The name never did it any favours, really. Neither did the fact it struggled to live up to its blandly ridiculous moniker at launch; as part of the well-documented troubles that surrounded DriveClub's already heavily delayed release, the clubs that formed an integral part of Evolution's vision for its PlayStation 4 exclusive just didn't work. Now the drama has died down, and unfortunately a studio died along with it, it's tragically clear that part of the equation never mattered that much anyway. All that really mattered was the one thing that DriveClub got right: the driving.
DriveClub's other tragedy is how its real talents have only properly come into focus now that Evolution Studios is no more. It was no less than a disaster for quite a time, missing the PS4 launch window by a clear 12 months and being riddled with errors that ranged from design oversights to servers that refused to stand up. What started out as a deeply flawed game was ushered towards being a very good one thanks to post-release updates that introduced variable weather and, much later, a hard-edged simulation handling model that allowed its handsomely modelled physics to bare their teeth. The last posthumous update has truly pushed DriveClub towards greatness.
What's so great about version 1.28, a 6GB patch that carries signs of being the last significant update to DriveClub? It's how it strengthens a link between Evolution's game and the previous king of racers that reigned the middle ground between arcade excess and the more exacting nature of a sim. Project Gotham Racing toed a perfect line between precision and panache, and the 15 tracks introduced by way of the new update help DriveClub do the same. It helps, of course, that they all have a very strong urban flavour.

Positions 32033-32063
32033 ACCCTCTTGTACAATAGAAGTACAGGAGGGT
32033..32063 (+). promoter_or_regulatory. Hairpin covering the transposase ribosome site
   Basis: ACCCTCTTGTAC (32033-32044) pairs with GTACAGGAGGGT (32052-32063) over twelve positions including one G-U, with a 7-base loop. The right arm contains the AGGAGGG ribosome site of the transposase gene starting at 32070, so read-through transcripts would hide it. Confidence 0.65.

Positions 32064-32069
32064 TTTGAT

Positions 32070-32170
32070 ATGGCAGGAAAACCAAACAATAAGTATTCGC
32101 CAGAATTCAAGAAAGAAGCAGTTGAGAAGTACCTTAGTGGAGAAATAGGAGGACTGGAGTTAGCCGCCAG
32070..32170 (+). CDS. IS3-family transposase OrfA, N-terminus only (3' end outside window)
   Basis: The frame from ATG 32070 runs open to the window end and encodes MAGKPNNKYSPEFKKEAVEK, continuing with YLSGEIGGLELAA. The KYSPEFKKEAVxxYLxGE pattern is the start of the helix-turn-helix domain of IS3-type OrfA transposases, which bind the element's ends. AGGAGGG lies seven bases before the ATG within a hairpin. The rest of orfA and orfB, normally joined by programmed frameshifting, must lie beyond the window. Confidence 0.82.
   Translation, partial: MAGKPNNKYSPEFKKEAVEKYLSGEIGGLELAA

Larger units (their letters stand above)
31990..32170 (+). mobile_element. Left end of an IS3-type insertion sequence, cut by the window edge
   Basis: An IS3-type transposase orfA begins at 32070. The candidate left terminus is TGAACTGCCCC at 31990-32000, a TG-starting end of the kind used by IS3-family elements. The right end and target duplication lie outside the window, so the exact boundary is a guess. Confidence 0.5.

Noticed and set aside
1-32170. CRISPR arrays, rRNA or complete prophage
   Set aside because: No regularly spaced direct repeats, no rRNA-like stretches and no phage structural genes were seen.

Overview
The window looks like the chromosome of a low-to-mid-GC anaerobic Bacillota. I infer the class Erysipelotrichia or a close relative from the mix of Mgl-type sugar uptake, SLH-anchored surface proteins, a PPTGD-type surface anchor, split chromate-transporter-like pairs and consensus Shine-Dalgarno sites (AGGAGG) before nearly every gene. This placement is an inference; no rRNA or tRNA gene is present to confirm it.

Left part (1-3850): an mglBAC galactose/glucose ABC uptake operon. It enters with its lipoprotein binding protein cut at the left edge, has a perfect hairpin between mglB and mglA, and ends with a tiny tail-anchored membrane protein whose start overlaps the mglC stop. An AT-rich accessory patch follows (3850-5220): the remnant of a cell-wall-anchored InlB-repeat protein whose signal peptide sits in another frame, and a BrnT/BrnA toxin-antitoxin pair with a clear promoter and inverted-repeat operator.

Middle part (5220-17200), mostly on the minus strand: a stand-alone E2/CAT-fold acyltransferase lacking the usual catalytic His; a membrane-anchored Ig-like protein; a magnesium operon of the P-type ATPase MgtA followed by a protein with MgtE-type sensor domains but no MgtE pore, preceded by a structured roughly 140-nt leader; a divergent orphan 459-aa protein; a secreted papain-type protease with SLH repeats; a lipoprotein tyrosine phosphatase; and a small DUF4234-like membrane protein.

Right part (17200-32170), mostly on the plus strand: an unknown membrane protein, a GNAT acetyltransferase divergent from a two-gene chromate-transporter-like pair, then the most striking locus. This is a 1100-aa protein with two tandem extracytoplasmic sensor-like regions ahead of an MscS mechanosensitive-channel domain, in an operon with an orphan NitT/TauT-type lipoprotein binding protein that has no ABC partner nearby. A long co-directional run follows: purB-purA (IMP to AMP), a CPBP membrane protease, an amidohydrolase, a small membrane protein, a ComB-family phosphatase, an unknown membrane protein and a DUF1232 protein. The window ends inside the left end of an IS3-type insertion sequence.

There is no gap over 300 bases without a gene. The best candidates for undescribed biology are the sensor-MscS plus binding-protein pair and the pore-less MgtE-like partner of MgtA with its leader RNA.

DriveClub isn't merely in the shadow of past greats, and it has a personality of its own. Its handling stands out as something unique to Evolution, a joyfully pliable approach that mashes together a sense of momentum and consequence much weightier than that found in other light-hearted racers. It acquits itself just as well on a pad or wheel, and somehow DriveClub manages to communicate the expensive heft of its cars like no other game out there. You really feel each slide here, as well as the chest-pounding exhilaration when a tonne of premium metal slips momentarily beyond your control.
That's where DriveClub's legacy is, for me, though others quite rightly also find it in its generosity as well as its gorgeous visuals. Two years on from its launch, there's so much to DriveClub - a selection of vehicles on two wheels and four - and two years on there's nothing that looks quite so wonderful either. The new tracks introduced in 1.28 only help underline that fact; catch DriveClub in the right light, the sky darkening over a Vancouver street whose neon has only just sparked up, and it's enough to make you step back and gasp.
It deserved better, of course, and while the recent VR standalone was a decent enough accessory to PlayStation's new toy it never felt like the send-off DriveClub deserved, hobbled as it was by understandable technical shortcomings and the less understandable decision by those who control the pursestrings to spin it out on its own. Maybe that would have been a apt send-off for DriveClub given its dramas and a certain amount of mismanagement by Sony, but it's not the one I wanted to see.
Instead, this is a much more fitting farewell, infused as it is with the spirit of generosity that informed Evolution's latter months, and full as it is with breathtaking spectacle. Witness the slow dawn in a sleepy Japanese suburb rocked awake by the growl of a GT-R; see the sun set over the cracked tarmac of a beautifully busy Indian city as a Jaguar F-Type pirouettes through its tight streets. This is how DriveClub deserves to be remembered.